Es war Robert Schumann, der Johannes Brahms Anfang der 1850er Jahre den Sinn für den »alten Gesangsgeist«, für die Chorpolyphonie des 16. Jahrhunderts, eröffnete. In den folgenden Jahrzehnten sollte sich Brahms in seiner Chormusik Stück für Stück die alte Kunst erarbeiten und lernen, sie mit seinem eigenen »progressiven« Stil zu verbinden. Auf der vorliegenden CD lässt sich diese Entwicklung an ausgewählten Chorwerken nachvollziehen. Abgerundet wird das Programm durch die Messe op. 109 von Joseph Rheinberger. Es singt der Chor der Westminster Cathedral.
Brahms's Missa canonica is something of a rarity: composed around 1856, the work lay unperformed until 1983 despite being regarded highly enough by its composer for him to have re-used some of its material in the popular motet Warum ist das Licht gegeben?. The absence of both Gloria and Credo settings (these texts being too long to be easily suited to the form of a canon) probably explains the neglect, yet the four movements of this work show all the hallmarks of Brahms's compositional mastery and deft handling of choral effect that are well known from his many motets, six of which, including the sublime Op 30 Geistliches Lied, are also recorded here. Concluding this new disc from Westminster Cathedral is the extraordinary double-choir Mass in E flat by Joseph Rheinberger, Leichtenstein's most famous organ prodigy. This is music born of the polychoral Venitian tradition of Gabrieli and Monteverdi, nurtured on the harmonic milk of Bach and Mendelssohn, and finally offered up to the world as a miniature choral symphony that is uniquely Rheinberger's. The Choir of Westminster Cathedral, under Master of Music Martin Baker, takes on the challenges presented by these varied works with panache to create a disc that is sure to appeal.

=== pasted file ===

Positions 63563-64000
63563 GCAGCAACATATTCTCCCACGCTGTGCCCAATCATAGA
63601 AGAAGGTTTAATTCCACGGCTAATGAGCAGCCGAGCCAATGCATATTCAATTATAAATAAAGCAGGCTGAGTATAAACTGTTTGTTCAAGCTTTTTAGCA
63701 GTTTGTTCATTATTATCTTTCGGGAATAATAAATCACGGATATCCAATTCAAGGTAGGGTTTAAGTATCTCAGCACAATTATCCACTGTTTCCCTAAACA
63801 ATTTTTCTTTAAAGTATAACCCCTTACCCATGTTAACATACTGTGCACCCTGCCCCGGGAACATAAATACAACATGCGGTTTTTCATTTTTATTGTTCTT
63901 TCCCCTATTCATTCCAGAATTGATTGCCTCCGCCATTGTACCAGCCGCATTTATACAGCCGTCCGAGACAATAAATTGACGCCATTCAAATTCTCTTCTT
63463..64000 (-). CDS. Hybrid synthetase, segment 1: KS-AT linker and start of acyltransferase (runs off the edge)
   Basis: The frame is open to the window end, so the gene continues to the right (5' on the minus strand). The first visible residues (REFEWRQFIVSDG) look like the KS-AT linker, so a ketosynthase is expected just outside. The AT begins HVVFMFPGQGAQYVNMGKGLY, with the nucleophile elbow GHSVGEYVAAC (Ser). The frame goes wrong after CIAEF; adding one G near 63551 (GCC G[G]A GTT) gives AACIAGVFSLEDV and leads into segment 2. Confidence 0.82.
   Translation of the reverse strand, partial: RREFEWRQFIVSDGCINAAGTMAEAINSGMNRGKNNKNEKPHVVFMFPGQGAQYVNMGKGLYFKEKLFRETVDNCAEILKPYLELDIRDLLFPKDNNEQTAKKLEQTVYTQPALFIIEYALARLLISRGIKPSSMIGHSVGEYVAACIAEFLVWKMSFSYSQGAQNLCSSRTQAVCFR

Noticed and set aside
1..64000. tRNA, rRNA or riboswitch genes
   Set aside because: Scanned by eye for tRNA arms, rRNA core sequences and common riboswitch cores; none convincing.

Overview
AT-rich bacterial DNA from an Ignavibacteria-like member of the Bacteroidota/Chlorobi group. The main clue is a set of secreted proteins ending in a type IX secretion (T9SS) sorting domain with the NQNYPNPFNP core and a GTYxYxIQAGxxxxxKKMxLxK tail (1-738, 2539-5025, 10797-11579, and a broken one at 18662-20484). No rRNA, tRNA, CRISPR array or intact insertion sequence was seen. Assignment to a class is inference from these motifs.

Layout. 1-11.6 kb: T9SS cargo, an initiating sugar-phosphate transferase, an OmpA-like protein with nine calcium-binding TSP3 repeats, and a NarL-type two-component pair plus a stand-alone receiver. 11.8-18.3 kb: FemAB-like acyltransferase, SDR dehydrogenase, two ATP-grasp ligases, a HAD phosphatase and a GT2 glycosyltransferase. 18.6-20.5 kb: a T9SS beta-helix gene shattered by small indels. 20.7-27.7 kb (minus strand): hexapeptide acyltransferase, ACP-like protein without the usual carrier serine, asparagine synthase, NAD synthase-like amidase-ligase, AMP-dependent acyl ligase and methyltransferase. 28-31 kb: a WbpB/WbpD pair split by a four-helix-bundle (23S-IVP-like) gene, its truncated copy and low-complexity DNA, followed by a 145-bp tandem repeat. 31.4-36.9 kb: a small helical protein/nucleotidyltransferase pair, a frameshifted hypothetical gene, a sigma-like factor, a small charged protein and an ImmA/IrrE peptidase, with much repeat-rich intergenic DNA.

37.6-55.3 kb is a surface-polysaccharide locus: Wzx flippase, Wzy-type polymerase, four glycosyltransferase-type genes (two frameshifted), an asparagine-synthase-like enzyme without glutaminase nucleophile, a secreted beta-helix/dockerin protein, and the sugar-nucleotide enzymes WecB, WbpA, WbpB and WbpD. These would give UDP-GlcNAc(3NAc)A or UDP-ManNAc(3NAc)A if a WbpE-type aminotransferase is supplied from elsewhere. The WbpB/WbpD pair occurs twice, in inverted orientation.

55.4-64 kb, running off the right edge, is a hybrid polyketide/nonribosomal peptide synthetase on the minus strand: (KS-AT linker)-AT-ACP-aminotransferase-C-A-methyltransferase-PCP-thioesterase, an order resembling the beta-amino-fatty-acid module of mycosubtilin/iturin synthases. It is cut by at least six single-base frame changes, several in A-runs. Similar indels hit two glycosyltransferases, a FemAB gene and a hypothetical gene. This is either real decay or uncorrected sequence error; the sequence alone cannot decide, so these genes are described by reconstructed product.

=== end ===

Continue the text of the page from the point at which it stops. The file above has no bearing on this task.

»It is hard to imagine finer singing of these sacred scores from Brahms and Rheinberger than that from the Westminster Cathedral Choir. The Cathedral choristers display a remarkable technical prowess and refinement. From the riveting Kyrie of the Missa Canonica to the symphonic conclusion of the Agnus Dei of the Mass for double choir, Martin Baker directs winning performances, that are marvellously fresh and well-paced. In the exceptional ecclesiastical acoustic of Westminster Cathedral the male choir's timbre is rich and immediate, with a robust edge that seems ideal for these compelling scores. The highlight for me is the direct and vital quality to the Westminster choir's singing in Rheinberger's magnificent Mass. The contribution from organist Matthew Martin is first rate, providing immediacy, without ever being obtrusive. These are superbly performed and recorded sacred works that lovers of choral music will surely relish.« (Musicweb)
»Baker and his choir do a fine job with these pieces. The conclusion to Schaffe in mir is wonderfully exciting … while the close to Geistliches Leid, a work too easily dismissed as ›just‹ a church anthem, is gorgoeously ardent. In Warum? Baker does not overlook the dramatic side of the text and turns in a performance that is both technically excellent and exciting. And Rheinberger's Mass, a beautiful work with rich sonorities, has a fine musical sensitivity and flow« (American Record Guide)